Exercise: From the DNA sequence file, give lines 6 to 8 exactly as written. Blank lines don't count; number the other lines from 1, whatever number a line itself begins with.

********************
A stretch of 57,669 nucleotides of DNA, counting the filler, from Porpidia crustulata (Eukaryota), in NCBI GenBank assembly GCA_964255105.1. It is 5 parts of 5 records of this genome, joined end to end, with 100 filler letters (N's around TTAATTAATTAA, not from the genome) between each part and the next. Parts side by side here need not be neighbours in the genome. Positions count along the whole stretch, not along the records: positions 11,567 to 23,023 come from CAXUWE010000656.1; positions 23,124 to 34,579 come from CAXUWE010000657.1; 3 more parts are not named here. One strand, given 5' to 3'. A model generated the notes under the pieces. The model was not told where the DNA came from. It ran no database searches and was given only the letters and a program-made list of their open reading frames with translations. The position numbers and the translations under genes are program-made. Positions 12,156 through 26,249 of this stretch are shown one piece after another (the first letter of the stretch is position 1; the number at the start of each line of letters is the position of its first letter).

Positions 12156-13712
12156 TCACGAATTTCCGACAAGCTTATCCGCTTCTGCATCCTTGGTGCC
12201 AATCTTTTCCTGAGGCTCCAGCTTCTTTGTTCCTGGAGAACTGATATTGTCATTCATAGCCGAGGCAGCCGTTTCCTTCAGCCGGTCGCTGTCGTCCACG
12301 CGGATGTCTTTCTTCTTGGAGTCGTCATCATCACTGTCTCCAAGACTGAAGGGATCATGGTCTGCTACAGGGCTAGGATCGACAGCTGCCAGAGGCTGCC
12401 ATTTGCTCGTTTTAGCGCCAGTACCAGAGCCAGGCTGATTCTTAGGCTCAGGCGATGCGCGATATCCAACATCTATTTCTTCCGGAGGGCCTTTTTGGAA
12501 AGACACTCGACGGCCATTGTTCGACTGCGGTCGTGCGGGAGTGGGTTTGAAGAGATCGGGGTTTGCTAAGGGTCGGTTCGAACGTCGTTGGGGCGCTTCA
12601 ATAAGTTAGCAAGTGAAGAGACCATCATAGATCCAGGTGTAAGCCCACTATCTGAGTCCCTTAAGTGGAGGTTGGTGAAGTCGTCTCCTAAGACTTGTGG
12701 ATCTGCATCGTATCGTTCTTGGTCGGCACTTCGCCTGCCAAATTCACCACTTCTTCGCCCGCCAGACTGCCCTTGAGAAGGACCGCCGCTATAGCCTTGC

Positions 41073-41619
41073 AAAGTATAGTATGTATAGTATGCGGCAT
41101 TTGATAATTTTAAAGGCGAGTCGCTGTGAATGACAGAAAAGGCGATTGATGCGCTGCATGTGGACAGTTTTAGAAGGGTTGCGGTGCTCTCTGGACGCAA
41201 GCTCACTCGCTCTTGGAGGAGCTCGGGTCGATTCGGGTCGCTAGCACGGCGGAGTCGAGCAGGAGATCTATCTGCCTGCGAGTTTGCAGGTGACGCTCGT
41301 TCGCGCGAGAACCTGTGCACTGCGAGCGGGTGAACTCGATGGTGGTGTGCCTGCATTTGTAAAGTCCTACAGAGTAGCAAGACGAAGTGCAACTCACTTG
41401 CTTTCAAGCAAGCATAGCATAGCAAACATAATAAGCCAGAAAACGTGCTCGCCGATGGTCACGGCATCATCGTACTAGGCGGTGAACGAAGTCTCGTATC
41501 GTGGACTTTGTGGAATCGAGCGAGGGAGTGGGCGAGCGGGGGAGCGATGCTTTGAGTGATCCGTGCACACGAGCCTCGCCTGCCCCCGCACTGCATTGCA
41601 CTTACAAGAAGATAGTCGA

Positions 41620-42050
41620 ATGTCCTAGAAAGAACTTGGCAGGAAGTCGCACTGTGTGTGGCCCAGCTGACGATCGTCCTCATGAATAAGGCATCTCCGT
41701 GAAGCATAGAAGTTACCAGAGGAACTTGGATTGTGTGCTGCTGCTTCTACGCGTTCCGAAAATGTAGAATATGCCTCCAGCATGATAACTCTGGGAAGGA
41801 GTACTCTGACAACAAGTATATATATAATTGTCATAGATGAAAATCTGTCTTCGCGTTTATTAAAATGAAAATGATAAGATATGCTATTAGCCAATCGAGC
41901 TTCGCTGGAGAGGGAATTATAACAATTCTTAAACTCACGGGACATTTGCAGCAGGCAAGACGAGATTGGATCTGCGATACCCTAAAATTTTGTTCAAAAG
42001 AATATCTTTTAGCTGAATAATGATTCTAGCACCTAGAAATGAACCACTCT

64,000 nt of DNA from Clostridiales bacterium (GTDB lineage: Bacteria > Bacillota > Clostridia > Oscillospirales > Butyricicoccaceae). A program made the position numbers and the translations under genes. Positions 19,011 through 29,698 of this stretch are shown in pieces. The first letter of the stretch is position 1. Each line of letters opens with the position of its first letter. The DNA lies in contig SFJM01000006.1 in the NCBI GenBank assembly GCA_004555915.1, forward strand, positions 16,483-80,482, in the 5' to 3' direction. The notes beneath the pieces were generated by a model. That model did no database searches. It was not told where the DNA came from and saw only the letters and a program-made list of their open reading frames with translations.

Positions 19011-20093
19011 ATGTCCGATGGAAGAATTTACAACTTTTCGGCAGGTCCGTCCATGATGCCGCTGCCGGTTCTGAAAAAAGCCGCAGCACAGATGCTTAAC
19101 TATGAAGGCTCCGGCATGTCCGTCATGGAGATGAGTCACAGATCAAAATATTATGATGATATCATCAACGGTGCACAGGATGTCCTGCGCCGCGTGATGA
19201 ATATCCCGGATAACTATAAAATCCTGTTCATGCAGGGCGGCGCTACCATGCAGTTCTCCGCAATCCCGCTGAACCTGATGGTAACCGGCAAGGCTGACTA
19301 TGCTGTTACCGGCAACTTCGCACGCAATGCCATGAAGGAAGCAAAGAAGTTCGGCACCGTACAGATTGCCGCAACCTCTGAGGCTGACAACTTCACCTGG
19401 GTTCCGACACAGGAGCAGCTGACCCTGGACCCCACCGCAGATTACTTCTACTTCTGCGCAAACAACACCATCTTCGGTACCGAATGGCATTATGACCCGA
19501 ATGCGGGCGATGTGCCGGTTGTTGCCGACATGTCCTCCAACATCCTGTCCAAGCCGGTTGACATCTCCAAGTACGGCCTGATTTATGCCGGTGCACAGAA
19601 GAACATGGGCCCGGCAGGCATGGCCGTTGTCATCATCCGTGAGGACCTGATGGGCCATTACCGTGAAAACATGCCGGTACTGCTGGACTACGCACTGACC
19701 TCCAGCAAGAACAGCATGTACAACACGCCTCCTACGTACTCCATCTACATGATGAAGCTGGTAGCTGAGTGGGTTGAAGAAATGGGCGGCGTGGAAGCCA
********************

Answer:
12401 ATTTGCTCGTTTTAGCGCCAGTACCAGAGCCAGGCTGATTCTTAGGCTCAGGCGATGCGCGATATCCAACATCTATTTCTTCCGGAGGGCCTTTTTGGAA
12501 AGACACTCGACGGCCATTGTTCGACTGCGGTCGTGCGGGAGTGGGTTTGAAGAGATCGGGGTTTGCTAAGGGTCGGTTCGAACGTCGTTGGGGCGCTTCA
12601 ATAAGTTAGCAAGTGAAGAGACCATCATAGATCCAGGTGTAAGCCCACTATCTGAGTCCCTTAAGTGGAGGTTGGTGAAGTCGTCTCCTAAGACTTGTGG